Trophy Hunters Could Threaten the Social Acceptability of Hunting
Hunters who hunt for food will need to work to avoid the ire aimed at trophy hunters.
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The minority of hunters who engage in trophy hunting—the killing of large carnivores, such as bears, wolves, and cougars, for sport—could threaten the social acceptance of the majority who hunt for food, according to a new study led by Chris Darimont, a biologist at the University of Victoria in British Columbia and the science director for the Raincoast Conservation Foundation.
All extractive industries, such as logging and forestry, require a certain amount of societal buy-in. The companies in these industries need legal government permits to conduct their business, but they also need a more subtle community acceptance of their activities—a so-called social license to operate—especially when operating on public lands.
In the study, Darimont and his colleagues propose that hunting of wildlife should be viewed through the same social license framework. High-profile trophy hunts of charismatic predators in particular “can exert rapid and significant pressure on policymakers and politicians” to change laws.
The shooting of a male grizzly bear named Cheeky on British Columbia’s central coast in 2013 helped fuel a long campaign that resulted in a provincial government ban on grizzly hunting in 2017. A professional hockey player was fined CAN $10,000 for hunting without a proper license and banned from hunting for three years.
In the United States, public-initiated ballot measures have resulted in several hunting bans or restrictions over the decades, including an end to cougar hunting in California in 1990. And just last week, California senator Scott Wiener introduced a bill that would ban black bear hunting in that state.
Time and again, polls have shown greater public support for hunting to put food on the table than simply for the thrill of the kill.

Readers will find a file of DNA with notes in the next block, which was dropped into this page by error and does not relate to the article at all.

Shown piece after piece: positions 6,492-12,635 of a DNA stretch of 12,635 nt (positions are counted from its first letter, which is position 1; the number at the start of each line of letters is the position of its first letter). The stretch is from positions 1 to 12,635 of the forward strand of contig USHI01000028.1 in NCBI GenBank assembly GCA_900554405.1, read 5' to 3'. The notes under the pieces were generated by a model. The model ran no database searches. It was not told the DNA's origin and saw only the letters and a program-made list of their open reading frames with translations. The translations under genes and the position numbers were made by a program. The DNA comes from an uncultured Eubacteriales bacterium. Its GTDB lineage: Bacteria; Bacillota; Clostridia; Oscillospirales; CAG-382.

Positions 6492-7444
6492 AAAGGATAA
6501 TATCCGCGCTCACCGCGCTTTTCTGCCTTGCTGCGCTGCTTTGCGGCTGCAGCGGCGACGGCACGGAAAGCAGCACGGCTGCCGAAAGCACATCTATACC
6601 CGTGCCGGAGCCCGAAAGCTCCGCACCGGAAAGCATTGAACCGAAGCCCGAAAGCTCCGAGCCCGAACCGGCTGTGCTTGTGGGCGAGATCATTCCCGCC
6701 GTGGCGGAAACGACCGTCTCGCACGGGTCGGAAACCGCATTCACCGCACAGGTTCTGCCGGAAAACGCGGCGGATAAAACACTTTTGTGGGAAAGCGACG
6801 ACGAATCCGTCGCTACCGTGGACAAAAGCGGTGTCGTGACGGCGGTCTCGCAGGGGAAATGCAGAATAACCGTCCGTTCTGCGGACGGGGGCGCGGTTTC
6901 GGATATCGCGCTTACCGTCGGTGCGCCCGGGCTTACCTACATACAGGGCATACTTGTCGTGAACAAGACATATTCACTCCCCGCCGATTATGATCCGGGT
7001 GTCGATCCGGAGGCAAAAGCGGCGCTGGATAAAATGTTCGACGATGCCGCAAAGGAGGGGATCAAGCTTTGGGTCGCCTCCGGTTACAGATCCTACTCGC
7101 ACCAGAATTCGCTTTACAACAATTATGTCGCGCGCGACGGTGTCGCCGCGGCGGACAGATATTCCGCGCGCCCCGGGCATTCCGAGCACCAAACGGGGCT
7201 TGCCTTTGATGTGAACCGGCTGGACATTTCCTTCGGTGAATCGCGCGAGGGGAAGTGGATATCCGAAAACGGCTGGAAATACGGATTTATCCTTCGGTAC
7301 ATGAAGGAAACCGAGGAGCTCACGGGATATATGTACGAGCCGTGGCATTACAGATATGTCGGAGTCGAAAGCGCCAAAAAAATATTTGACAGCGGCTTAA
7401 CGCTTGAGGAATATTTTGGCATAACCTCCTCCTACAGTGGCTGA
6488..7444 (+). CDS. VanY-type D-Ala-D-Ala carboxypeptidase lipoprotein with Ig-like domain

In the United States, a survey conducted by Responsive Management in 2019 found 29 percent of respondents approved of trophy hunting, while 84 percent approved of hunting for meat.
A 2015 poll showed that in British Columbia, where the number of resident hunters stands at around 107,000—a 25 percent increase over the past 15 years—seven percent of respondents supported trophy hunting, while 73 percent supported hunting for meat.
But societal morals can change. “More people recognize the inherent value of animals and fewer perceive humans to be dominant over them,” says Darimont, who hunts deer for food.
Some hunters fear that “opposition to large carnivore hunting could lead to the eventual ban of more popular and socially accepted food hunting,” the report says.
“The public doesn’t have a good grasp on how hunters vary,” Darimont says by email. “They think a hunter is a hunter. So the risk is that they paint us all [with] the same brush, even if a minority of hunters are interested in killing for reasons other than food.”
The 40,000-member BC Wildlife Federation,* which lobbies for hunters and anglers and engages in conservation work in the province, says that the term trophy hunter can be misleading. Board member Jesse Zeman says in a study he wrote, commissioned by the BC Conservation Foundation, that only two percent of resident hunters in BC define themselves primarily as trophy hunters. (Darimont suggests individuals are likely to avoid describing themselves as trophy hunters due to the social stigma.)
Zeman further observes that about one-third of British Columbian hunters are currently purchasing black bear licenses, including for the meat. Since 2018, however, the province has required hunters to remove edible portions of cougars—which supports the argument that these hunters have been primarily interested in the trophies.
People who hunt wolves also often believe they are doing good by helping to reduce pressure on ungulates such as moose and deer, Zeman says.
With social media making it easier to mount antihunting campaigns, the question arises as to whether public opinion should supersede science in cases where research shows that a population of wildlife is healthy and could withstand hunting pressure.
“They have very different roles,” concludes Darimont. “Science can tell us how the world works, but what it can’t do is suggest it is right or okay to do something. That is squarely in the domain of public values and attitudes.”
How society’s changing relationship with animals plays out in the future is in many ways up to hunters themselves, the study suggests. One strategy open to hunters is to adapt and better align with public expectations; another is to take a defensive, aggressive stand.
To avoid losing their relatively widespread acceptance, Darimont and his colleagues suggest food hunters especially will need to work openly with the public “to gain legitimacy, credibility, and—ultimately—trust.”
*Correction: This line and a few others have been updated to more accurately reflect the role of the BC Wildlife Federation and the motivations of British Columbian resident hunters.